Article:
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COLUMN: Fluff Ruins Olympics

Heights Senior Staff

Published: Monday, February 17, 2014

Updated: Monday, February 17, 2014 01:02

The Olympics is the worst. Not the games themselves, but the feel-good concept that we’ve tacked onto the Olympics that temporarily satisfies NBC’s need for primetime coverage every two years. As I watched the opening ceremonies, I couldn’t help but wonder which athlete will be this year’s Cinderella story, who will be this year’s Michael Phelps or Fab Five (though I have a few ideas). Even more, I wonder if he or she will be able to pull off another remarkable win for Team USA.

For us, the games are not just an opportunity for patriotism or the enjoyment of sports at the highest level—they are indubitable proof of the kind of justice we long for. We anxiously wait not only for outcomes, but also for the victory of that athlete whose story establishes him or her as the deserving newcomer, the one persevering after a debilitating injury, the legend-in-the-making. The Olympics plays out for us a familiar American story about hard work paid off—it reminds us of everything that’s romantic about capitalism. I am constantly rooting for the unlikely victor, the one whose success seems worked for rather than effortless, the underdog who learned to ice skate with no lessons and with her big sister’s hand-me-down skates. The more meager the beginnings, the more delicious the victory.

There’s even magic in loss. When our should-be victor loses, when his or her leg gives out mid-race, or when he or she misses the triple axel he or she has made hundreds of times before, we are still as emotionally affected as we would have been if he or she had won. We see his or her story as one of slighted victory rather than one of failure and defeat. If he or she is lucky, the poignant loss will be the subject of a Visa commercial next Olympics season, narrated by Morgan Freeman.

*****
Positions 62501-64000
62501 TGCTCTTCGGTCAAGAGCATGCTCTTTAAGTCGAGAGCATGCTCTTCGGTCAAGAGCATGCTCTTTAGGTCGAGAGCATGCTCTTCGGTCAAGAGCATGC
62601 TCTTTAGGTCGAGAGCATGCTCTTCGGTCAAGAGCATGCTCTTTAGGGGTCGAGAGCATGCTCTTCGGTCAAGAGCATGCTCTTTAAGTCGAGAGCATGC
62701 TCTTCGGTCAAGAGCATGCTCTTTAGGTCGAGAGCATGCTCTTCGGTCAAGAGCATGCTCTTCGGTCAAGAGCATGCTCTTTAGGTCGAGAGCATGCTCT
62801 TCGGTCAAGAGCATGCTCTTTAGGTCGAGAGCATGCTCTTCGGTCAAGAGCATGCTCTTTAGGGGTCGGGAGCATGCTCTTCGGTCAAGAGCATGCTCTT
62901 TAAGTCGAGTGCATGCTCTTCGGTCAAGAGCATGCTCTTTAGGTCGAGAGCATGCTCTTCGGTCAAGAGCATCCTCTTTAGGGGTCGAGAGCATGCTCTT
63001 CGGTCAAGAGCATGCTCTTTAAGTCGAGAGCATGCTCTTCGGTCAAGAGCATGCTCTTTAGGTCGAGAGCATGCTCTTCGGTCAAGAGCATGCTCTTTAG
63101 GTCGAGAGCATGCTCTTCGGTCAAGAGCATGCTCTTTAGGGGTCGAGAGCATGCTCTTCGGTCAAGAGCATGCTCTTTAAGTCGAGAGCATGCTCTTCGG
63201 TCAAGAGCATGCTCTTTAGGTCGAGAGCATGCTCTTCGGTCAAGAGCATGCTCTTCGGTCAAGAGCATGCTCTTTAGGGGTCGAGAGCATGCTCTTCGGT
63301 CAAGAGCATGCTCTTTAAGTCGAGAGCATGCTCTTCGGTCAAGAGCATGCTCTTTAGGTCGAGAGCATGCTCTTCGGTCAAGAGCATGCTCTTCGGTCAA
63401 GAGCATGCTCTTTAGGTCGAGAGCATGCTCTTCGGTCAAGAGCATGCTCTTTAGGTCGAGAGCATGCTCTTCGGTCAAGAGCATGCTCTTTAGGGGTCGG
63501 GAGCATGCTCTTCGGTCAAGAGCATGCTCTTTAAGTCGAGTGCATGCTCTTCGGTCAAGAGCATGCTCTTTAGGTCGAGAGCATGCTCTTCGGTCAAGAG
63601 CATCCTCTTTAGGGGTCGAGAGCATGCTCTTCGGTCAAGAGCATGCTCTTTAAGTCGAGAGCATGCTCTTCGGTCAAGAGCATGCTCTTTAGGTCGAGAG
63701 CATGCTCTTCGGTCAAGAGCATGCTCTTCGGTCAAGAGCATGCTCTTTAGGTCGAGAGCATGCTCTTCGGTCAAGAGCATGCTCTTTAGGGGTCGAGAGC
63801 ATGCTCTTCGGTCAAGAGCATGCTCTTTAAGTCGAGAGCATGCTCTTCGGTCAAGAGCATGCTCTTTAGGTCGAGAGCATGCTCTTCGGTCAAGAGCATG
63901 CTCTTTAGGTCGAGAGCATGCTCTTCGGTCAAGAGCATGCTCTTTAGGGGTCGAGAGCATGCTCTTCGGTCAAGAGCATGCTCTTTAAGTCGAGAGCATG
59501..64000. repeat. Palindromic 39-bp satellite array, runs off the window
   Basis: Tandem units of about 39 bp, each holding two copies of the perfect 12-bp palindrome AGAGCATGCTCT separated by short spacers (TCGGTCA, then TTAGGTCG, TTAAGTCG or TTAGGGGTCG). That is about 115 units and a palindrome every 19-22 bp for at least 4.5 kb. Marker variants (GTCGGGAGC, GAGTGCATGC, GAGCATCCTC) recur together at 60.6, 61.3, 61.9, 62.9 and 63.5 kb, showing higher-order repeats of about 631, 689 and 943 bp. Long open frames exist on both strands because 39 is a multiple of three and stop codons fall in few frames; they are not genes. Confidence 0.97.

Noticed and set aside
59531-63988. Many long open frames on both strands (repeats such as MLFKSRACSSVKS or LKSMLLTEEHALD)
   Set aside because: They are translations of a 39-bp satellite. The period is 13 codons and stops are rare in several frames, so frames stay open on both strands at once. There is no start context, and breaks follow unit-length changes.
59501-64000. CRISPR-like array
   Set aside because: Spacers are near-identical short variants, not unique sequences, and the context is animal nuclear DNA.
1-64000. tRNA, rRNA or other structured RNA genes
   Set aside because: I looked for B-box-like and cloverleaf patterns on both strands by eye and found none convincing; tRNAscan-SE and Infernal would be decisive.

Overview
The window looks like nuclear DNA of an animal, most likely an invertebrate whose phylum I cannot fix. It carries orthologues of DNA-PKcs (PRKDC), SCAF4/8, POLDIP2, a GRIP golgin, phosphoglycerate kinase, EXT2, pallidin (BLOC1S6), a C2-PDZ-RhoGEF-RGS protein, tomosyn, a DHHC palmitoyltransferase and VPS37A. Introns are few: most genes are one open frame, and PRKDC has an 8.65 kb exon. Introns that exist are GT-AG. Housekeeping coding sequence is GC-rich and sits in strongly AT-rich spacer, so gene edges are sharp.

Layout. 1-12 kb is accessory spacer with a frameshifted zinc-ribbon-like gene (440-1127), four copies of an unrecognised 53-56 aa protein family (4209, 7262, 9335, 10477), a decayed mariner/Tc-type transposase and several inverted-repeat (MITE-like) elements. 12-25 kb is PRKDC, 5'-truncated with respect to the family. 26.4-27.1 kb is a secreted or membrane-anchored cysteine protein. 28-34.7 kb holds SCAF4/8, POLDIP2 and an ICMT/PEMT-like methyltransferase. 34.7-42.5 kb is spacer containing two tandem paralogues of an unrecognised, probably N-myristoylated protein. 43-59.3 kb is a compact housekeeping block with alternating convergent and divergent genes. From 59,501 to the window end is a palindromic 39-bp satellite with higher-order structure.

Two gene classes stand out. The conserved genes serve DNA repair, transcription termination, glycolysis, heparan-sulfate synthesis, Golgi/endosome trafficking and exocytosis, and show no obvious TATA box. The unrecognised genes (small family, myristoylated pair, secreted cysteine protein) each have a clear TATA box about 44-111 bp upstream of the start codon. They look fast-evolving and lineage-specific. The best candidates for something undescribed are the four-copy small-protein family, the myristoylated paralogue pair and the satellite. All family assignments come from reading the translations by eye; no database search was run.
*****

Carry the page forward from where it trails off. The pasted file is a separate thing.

I don’t want to discount the games entirely—they do show us real human perseverance and are a humbling example of immense accomplishment. For those who make it to the podium, I can only imagine that the experience of victory is just as magical as we’ve been told it is. For them, their stories are not just this year’s media victories, but ones lifetimes in the making, ones viscerally felt. For those of us watching at home, though, the magic of victory is partly fabricated. Since I’m no judge of talent (and since skating backwards seems like a medal-worthy accomplishment to me), I root for whomever’s back-story is conveniently relayed to me as the races and routines play out on screen.

I know I sound like some sort of Olympics Grinch, but the games have become so focused on reassuring us that the world is a great place where all who deserve victory encounter it. They can’t inspire the next generation of Olympians or show us how amazing humans really are when we’re not getting the unfiltered story.

This is unfortunate because the Olympics is the one thing that doesn’t need NBC’s “feel-good” narratives or the embellishments of the entertainment industry to be the demonstration of real perseverance. These athletes are the real deal, Celine Dion is in a world of auto-tune, Babe Ruth is in a world of HGH. Yet, that pure talent is lost when what could be unadulterated victories are hidden behind fluffy human-interest reporting. We don’t need NBC to make the Olympics exciting, it implicitly is. I want the Olympics to be the stronghold of authenticity I always thought it was. Until then, I’ll just have to cheerlead the deserving Team USA with the sad, underlying awareness of the narratives that NBC paid $775 million to broadcast. 

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